Becoming a Ruthless Editor
Leslie H. Nicoll
nurse author & Editor, 2015, 25(2), 2
Dear Dr. Nicoll,
Attached please find my final draft of my manuscript. I think it is in excellent shape and I look forward to your review. The journal I am submitting to requests that it be 4000 words long but I am at 5236 and cannot see anything to cut. Do you think I can just submit it this way? I appreciate your feedback.
Dear Desperate Author,
4000 means 4000 and there is always plenty to cut. I’ll give you a hand.
Your friend, Dr. Nicoll, The Ruthless Editor
I receive emails like this weekly—they are a mainstay of my business. I am happy to do the editing but I also think there are a few hints that authors can take to heart to make my job easier—or even avoid needing my services at all. I’ll be honest—I see the same problems repeatedly and the editing I do on the vast majority of manuscripts I receive is not innovative. Here are few tips to help you become a Ruthless Editor and do the necessary paring before you submit to a journal.
Number one: your guiding words should be vague, redundant, and tangential. These three words cover a whole lot of territory in the types of writing problems I deal with. They are not hard to spot:
- Vague—a string of words that may be very well written but really don’t convey any interesting, new, or pertinent information.
- Redundant—repeating yourself. Yes, repeating yourself. It’s that simple.
- Tangential—an interesting fact that may be mentioned but doesn’t really have anything to do with the topic at hand. Tangential sentences or paragraphs are hard to delete because they tend to be interesting but when you really drill down and analyze them, they are not relevant.
With those thoughts in mind, begin the editing process. First off, get a handle on what needs to be accomplished. Using the example above, the author needs to cut 1236 words—about 25% of the manuscript. I write this number down and keep a running tally. If we estimate approximately 400 words on a page, then we’ll be looking at eliminating 3 pages.
Keeping “vague, redundant, and tangential” in mind, start looking at paragraphs. Paragraphs are the big real estate in a manuscript and can be any length from 90 words to 300. If you can get rid of two or three paragraphs right off the bat, you may be halfway to your editing goal. People don’t believe that paragraphs can be deleted, but if you read carefully, the vague and redundant information will start jumping out at you. I often find that the first paragraph in a section can be jettisoned. The author may be trying to set the stage for what comes next, and writes a few vague sentences that don’t say much of anything—the real information comes in the next paragraph which can stand on its own.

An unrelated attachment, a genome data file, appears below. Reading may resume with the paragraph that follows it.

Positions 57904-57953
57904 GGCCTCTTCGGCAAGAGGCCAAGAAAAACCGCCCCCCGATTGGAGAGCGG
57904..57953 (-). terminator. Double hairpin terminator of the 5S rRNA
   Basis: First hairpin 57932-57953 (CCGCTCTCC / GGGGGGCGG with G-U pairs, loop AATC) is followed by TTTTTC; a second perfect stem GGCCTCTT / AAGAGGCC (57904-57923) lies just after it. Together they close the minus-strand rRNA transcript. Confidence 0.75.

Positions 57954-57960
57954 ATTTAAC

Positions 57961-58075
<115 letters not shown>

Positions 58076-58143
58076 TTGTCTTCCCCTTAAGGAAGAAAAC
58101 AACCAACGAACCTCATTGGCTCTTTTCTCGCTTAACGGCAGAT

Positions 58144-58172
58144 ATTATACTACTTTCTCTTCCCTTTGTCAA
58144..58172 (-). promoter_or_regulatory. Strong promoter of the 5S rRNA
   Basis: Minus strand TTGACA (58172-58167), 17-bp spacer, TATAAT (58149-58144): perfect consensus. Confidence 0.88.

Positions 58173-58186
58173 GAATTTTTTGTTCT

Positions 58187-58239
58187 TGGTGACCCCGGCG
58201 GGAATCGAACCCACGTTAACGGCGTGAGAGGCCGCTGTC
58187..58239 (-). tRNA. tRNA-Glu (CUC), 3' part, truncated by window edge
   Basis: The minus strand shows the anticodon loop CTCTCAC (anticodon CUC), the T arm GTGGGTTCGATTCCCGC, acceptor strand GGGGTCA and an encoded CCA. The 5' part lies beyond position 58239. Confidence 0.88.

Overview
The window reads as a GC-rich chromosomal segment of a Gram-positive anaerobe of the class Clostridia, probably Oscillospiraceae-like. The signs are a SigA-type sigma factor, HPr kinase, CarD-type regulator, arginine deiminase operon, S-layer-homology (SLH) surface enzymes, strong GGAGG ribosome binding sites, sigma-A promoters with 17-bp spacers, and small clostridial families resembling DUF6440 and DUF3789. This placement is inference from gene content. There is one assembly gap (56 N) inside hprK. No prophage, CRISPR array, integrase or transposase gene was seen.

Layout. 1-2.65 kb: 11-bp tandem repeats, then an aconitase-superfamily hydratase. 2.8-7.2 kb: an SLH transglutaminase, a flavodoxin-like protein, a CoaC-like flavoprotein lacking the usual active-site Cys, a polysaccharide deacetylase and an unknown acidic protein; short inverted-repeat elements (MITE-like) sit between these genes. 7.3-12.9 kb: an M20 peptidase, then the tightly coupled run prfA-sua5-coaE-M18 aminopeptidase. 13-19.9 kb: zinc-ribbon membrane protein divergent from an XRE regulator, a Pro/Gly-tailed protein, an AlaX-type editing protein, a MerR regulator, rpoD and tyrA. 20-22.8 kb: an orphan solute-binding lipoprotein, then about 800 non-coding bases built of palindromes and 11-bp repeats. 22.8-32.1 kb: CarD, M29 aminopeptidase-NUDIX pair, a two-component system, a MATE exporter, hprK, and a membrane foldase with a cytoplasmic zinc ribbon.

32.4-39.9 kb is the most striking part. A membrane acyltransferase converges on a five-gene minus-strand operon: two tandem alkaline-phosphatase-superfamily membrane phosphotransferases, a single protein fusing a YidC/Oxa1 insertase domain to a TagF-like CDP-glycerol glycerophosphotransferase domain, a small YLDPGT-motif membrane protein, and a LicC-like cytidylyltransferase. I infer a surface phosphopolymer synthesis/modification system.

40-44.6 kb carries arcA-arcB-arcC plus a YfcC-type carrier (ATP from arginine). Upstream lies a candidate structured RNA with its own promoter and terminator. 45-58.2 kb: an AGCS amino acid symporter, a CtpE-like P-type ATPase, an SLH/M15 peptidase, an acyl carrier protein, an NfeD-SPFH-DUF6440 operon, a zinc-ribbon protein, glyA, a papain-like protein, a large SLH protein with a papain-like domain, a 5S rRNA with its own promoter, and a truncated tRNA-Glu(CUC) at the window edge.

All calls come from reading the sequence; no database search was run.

Redundant paragraphs are also very common. Just yesterday I was editing an article about how using fitness activity monitor can lead to improved patient outcomes and decrease costs of healthcare. There were two paragraphs—one after the other—that said the exact same thing with just a few words rearranged. Slash! It was gone.
While vague and redundant paragraphs are common, tangential ones are a little rarer. You may not notice them on the first pass but keep this concept in mind because they do pop up and are good candidates for editing. Writing should be concise and stay on topic. Many authors lose sight of the main message and start to “wander in the words.” This is where you want to look for tangential paragraphs.
Once you have gone through the whole paper and removed a few paragraphs, the next step is to move to the sentence level, again looking for vague or redundant phrases. Sometimes the sentences will be right next to each other but they may be several paragraphs (or pages) apart. For example, the fact that participants signed an informed consent may be stated three or four times. Certainly this is important information, but it only needs to be said once. Authors often ramble on about research instruments, getting into a level of detail that is confusing and not relevant to the overall article—remember tangential!
Look also for sentences that can be combined. This type of phrasing is very common:
The study was guided by four major concepts. The four major concepts were: 1)…
Instead of two sentences, edit them into one: The study was guided by four major concepts, which were:. Or, even better, get rid of the “which were,” put a colon after concepts and then just list them. Five words gone! Combining sentences this way makes them more complex and thus more interesting for the reader, which is an added bonus.
Once you have gone through the entire manuscript at the paragraph and sentence level, stop and do a word count. Have you gotten to the halfway point yet?
Next up: edit out the pizza pies. What are pizza pies, you ask? Someone once told me that “pizza” in Italian means pie, so saying “pizza pie” is like saying “pie pie.” I have no idea if this is true but it has become a guiding principle in my editing process.
The most common pizza pie in a research report is “survey tool” or “survey instrument.” If I had a nickel for every time I’ve seen this pizza pie, I’d be rich! Think about it. Everyone knows that a survey is a series of questions or statements that the participant needs to answer or rate. There is no reason to modify it with tool or instrument. “Survey” can stand alone, as can the terms “instrument” or “tool” (although personally, I don’t like the word “tool” to be used when talking about a data collection instrument used in research, so that is another edit I will make).
Other pizza pies may be a little more subtle, at first, but once you see them they stick out like sore thumbs. For example, I once edited a paper about a study of handicapped children who lived at home with their parents. The author repeatedly wrote, “the family home.” Of course, there are many kinds of homes: nursing, patient-centered medical, or group, to name just three. But in this paper, once it was made clear that the study was about children living at home, there was no need to say “the family home” every time home was mentioned. Zap! Get rid of those pies!